Microsoft's 'Do Not Track' Plan Is In Tatters As Advertisers Vow To Ignore It

steve ballmer microsoftSteve Ballmer

Photo: Dell Official / Flickr

Microsoft’s “do not track” (DNT) plan for Internet Explorer 10 — the browser will launch with ad targeting and tracking turned off by default — will likely be ignored by the advertisers it is designed to curtail, an ad lobby group confirmed yesterday.The Digital Advertising Alliance, which represents 5,000 major advertisers, said in a statement that “The DAA does not require companies to honour DNT signals fixed by the browser manufacturers”:

The trade associations that lead the DAA do not believe that Microsoft’s IE10 browser settings are an appropriate standard for providing consumer choice. Machine-driven do not track does not represent user choice; it represents browser-manufacturer choice.

The DAA said that The Council of Better Business Bureaus had also promised not to sanction any company that ignored DNT.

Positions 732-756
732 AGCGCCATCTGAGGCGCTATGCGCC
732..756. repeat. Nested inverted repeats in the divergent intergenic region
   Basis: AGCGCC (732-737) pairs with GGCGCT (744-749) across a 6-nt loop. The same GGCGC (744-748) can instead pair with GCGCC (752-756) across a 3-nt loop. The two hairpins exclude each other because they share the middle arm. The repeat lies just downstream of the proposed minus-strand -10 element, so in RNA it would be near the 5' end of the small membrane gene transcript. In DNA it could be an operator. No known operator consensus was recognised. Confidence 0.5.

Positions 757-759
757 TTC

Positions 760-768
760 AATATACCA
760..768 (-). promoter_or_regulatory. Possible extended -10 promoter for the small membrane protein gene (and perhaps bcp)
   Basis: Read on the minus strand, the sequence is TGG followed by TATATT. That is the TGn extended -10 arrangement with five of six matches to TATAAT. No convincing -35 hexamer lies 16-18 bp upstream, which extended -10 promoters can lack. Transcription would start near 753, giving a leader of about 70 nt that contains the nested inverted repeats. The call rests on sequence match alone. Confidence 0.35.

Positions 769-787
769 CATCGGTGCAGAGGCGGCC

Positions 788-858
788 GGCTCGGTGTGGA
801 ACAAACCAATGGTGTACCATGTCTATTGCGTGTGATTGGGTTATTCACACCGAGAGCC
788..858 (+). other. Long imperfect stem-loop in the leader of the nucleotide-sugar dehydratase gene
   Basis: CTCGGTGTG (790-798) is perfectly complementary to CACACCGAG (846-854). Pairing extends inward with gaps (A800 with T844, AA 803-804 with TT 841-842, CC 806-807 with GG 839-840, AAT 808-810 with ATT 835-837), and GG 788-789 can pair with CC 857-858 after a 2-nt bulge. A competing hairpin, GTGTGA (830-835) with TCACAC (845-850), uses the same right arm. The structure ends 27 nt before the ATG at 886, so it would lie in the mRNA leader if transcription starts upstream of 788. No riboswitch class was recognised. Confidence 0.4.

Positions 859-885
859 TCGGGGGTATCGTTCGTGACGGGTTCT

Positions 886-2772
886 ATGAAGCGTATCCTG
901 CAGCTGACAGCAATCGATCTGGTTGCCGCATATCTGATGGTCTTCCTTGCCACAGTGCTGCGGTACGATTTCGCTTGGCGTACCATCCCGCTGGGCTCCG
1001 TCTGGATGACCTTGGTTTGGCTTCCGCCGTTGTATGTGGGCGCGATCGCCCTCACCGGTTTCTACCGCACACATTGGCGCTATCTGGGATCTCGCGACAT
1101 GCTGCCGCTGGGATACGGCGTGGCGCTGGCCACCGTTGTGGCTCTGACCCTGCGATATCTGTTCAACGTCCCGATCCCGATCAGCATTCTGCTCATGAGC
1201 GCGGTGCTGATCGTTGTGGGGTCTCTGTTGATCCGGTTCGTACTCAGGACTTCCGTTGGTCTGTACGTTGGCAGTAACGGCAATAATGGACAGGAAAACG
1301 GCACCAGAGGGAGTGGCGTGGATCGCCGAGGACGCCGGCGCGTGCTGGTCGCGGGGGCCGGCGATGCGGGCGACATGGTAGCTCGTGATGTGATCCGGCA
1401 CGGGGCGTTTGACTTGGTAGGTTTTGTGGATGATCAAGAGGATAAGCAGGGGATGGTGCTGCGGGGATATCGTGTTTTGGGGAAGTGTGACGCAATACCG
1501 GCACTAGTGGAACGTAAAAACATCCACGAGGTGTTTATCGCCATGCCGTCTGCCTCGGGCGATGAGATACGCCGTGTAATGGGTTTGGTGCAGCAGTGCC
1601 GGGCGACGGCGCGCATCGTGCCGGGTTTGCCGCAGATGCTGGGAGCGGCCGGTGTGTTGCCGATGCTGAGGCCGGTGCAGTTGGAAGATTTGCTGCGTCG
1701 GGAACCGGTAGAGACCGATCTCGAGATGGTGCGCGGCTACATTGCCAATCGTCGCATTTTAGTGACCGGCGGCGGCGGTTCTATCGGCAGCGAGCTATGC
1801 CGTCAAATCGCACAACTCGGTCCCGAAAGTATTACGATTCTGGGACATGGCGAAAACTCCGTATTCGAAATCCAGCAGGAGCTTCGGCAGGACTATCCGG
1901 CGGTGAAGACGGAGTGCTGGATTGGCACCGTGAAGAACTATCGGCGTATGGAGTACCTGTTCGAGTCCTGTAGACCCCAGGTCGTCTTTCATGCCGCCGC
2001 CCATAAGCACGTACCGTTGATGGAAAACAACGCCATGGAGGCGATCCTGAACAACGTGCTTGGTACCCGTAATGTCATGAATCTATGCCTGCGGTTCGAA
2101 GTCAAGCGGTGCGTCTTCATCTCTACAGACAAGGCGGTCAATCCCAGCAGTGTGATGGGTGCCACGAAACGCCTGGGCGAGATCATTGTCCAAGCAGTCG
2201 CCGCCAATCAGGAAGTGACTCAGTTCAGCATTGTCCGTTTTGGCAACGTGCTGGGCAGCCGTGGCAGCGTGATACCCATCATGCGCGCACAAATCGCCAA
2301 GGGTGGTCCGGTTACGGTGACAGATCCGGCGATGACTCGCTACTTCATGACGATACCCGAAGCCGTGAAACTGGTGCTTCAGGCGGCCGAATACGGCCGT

The statement is the second overt sign that Microsoft’s DNT signal will be widely ignored on the web and that users who leave it on will be tracked against their will.

The ANA, back on Oct. 1, wrote to CEO Steve Ballmer and noted that “Apache, a provider of software that supports nearly two-thirds of Internet web site offerings, has designed its software to ignore the ‘do-not-track’ setting if the browser reaching it is Internet Explorer 10, describing Microsoft’s actions as a “deliberate abuse of open standards” …”


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